Principals Comment

Posted Thursday April 11, 2024

Kia ora e te whānau

At the weekend's Catholic Secondary Quad Tournament, the four principals reflected with gratitude on how truly thankful we should be for our first term of 2024. This will be the first year since Covid that we have been able to fit in all our traditional events. We have had a wonderful term with many positive opportunities that have enabled our young people to have experiences that they either haven’t had for many years, or to reach new levels of success.

From school-wide events like Athletics and Field Days and Work Day, to year-level activities such as the retreats that Year 7 and Year 13 enjoyed. The term has been very full with assemblies, surf and Duke of Edinburgh camps, subject field trips, and extracurricular activities such as the senior school Ball, and a wide range of sporting events including cricket and touch rugby. All of this is, of course, in addition to the quality teaching and learning that has taken place in every classroom.

We concluded in our reflection that we can all have gratitude for who we are, have gratitude for what we have, and have gratitude for what we have been able to do at school. At this point, we would like to thank you, our parent community. For our young people to have opportunities and experiences, enjoy success, and become empowered young people who will challenge and shape the future, we must all work in partnership. We know that our strengths are in our communities which is centred on our faith, and we are truly grateful.

There is the perception that our young people’s lives are more difficult to navigate than what we experienced at a similar age, and this may very well be true. We can point the finger at societal pressures and the demands and expectations that our young people are exposed to from sources like social media, or the pressure that they put on themselves, engagement, and motivational concerns that some experience, and issues around mental health. Whatever challenges our young people are facing, they need us to guide and support them.

There is clear research to support the positive impact that the regular practising of gratitude can have on our mental health. Many of us have a negativity bias that results in negative events in our lives having a more significant impact on our psychological state than positive events. In short, we feel negative events more intensely. One way we can overcome this negativity bias is by focusing on the good things in our lives, the people we appreciate, the positive experiences we have enjoyed and what we are looking forward to tomorrow. Regularly practising gratitude can support us in being happier, healthier and having more energy – to be more resilient.

As part of our ongoing commitment to providing the best possible education for our students, I want to inform you of a recent adjustment to our timetable. In response to evolving educational requirements, I have decided to optimise our curriculum delivery to ensure all students receive adequate instruction in key subjects.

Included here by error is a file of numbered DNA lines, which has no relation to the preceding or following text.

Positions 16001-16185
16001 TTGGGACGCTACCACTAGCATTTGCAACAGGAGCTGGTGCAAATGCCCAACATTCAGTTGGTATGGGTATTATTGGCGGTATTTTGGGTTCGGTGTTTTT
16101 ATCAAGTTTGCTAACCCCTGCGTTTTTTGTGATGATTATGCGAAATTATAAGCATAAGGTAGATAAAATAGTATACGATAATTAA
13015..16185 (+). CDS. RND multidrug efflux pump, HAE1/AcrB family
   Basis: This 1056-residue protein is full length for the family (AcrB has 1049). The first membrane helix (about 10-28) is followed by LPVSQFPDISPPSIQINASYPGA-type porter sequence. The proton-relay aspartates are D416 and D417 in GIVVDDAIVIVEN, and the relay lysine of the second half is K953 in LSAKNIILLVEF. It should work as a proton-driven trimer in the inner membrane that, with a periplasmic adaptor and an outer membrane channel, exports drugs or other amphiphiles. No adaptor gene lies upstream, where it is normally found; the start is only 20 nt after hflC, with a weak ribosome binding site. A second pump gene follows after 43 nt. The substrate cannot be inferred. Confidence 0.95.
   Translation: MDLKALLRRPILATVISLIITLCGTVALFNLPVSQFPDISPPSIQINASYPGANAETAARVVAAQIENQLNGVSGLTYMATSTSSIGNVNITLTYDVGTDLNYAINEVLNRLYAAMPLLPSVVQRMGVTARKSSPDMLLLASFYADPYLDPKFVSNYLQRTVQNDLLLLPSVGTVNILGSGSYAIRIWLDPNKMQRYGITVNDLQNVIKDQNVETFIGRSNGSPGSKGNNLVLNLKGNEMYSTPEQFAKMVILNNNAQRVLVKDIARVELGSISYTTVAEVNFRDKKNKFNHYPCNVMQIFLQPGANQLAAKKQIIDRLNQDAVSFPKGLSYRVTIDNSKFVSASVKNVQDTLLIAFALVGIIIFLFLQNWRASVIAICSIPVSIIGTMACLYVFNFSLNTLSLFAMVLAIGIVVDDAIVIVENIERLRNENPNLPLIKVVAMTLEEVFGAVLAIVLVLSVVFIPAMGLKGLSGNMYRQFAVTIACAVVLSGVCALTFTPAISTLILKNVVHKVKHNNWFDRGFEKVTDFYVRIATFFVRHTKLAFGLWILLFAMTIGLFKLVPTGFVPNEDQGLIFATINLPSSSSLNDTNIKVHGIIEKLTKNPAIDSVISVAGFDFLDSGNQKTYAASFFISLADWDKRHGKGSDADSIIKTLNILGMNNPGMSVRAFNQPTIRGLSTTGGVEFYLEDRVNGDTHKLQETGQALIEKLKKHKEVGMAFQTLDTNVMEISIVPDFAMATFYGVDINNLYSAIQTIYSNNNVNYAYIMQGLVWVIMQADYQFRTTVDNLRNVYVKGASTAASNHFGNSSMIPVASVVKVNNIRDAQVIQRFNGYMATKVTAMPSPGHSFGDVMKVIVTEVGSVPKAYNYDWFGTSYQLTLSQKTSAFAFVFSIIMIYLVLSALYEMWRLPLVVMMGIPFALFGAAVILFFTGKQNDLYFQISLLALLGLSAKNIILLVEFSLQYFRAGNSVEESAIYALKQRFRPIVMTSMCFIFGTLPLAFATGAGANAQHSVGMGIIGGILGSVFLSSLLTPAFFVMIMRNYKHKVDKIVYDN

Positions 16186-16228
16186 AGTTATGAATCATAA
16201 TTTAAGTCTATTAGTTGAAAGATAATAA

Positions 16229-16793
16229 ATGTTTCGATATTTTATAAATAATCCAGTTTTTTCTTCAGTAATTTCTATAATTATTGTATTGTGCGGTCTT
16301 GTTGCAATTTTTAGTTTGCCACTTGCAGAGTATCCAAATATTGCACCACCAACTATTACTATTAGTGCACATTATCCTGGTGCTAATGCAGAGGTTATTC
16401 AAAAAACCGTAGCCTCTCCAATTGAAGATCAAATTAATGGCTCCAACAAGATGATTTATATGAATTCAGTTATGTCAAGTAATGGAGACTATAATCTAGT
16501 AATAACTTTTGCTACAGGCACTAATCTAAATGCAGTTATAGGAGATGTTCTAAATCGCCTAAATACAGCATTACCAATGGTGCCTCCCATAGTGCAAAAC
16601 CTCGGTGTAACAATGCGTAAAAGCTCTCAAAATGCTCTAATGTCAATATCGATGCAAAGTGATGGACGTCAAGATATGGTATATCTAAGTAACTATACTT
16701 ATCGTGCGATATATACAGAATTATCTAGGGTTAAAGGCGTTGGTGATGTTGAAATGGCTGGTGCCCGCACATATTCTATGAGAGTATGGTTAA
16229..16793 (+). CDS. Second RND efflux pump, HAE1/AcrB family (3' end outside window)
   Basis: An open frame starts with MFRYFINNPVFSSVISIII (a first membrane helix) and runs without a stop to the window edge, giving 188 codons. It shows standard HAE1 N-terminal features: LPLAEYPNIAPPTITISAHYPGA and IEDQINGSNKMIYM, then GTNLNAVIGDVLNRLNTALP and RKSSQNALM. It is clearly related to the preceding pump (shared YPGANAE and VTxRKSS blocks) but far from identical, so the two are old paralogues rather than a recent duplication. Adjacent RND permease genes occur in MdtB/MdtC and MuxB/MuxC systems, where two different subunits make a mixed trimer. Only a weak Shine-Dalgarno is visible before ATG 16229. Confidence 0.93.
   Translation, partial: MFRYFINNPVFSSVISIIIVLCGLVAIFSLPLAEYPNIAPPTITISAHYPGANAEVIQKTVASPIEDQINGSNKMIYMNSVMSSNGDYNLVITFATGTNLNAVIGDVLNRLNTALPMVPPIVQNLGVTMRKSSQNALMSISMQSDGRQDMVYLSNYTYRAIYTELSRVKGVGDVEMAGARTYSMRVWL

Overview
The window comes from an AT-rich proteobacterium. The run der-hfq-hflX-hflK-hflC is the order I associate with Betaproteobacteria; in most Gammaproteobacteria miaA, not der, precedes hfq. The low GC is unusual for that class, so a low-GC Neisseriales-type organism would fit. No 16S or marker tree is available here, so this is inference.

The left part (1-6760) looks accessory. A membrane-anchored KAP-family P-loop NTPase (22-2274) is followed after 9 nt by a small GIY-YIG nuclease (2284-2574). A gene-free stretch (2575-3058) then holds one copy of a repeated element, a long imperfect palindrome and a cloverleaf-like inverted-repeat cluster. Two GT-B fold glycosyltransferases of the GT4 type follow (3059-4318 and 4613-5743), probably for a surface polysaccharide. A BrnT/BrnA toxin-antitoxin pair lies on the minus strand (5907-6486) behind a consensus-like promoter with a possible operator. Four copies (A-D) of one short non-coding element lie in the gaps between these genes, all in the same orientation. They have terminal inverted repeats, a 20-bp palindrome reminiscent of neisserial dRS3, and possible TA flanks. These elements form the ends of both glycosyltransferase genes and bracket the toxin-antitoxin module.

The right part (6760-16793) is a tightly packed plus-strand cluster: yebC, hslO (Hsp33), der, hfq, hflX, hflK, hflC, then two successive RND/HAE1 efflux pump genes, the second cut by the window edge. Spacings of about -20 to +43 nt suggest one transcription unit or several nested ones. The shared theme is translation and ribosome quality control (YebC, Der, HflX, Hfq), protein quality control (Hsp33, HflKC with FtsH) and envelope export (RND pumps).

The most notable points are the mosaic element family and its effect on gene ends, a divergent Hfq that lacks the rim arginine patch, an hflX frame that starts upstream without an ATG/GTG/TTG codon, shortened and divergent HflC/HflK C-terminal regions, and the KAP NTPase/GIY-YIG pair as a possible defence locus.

Late last year, we received guidance from the government regarding the importance of dedicating sufficient time to Mathematics, Reading, and Writing in Years 7 & 8. While our initial timetable was

designed with careful consideration, I recognise the need to adapt to these new mandates effectively.

To support our students' academic growth and success, I have made the decision to increase the number of Mathematics periods to four per week for students in Years 7 to 10. Additionally, we will be enhancing English instruction by adding an extra period per week for Year 10 students. To do this and to ensure we have specialist teachers in their areas of expertise we are reducing Science at Years 7 and 8 to two hours a week and reducing some of the option classes at Years 9 and 10 to two hours a week.

This adjustment reflects our ongoing commitment to academic excellence and ensuring our students are equipped with the necessary skills for their future pathways. I appreciate your understanding and support as we continue to refine and improve our educational offerings.

Over the holidays, I challenge our families to make the regular practice of gratitude a priority. This could take place over an evening meal, before bed or anytime when there is the opportunity to ask questions like ‘What was one thing you enjoyed today?’; ‘What’s something delicious you ate?’; ‘Who have you enjoyed spending time with?’; Who has made you smile?’; ‘What are you looking forward to tomorrow?’

Whilst working with our young people on being grateful, during each term break I also challenge our students to find a balance between rest and recuperation, preparation and self-improvement. Yes, our teenagers need to have a break, but they also need to ensure that each day they are doing at least 30 minutes of physical activity, at least 30 minutes of reading, and unplugging from devices at least 30 minutes before bed, to ensure they return to school reinvigorated, refreshed and ready to make the most of the continuing opportunities St Peter’s College has to offer.

Charity Fulfils the Law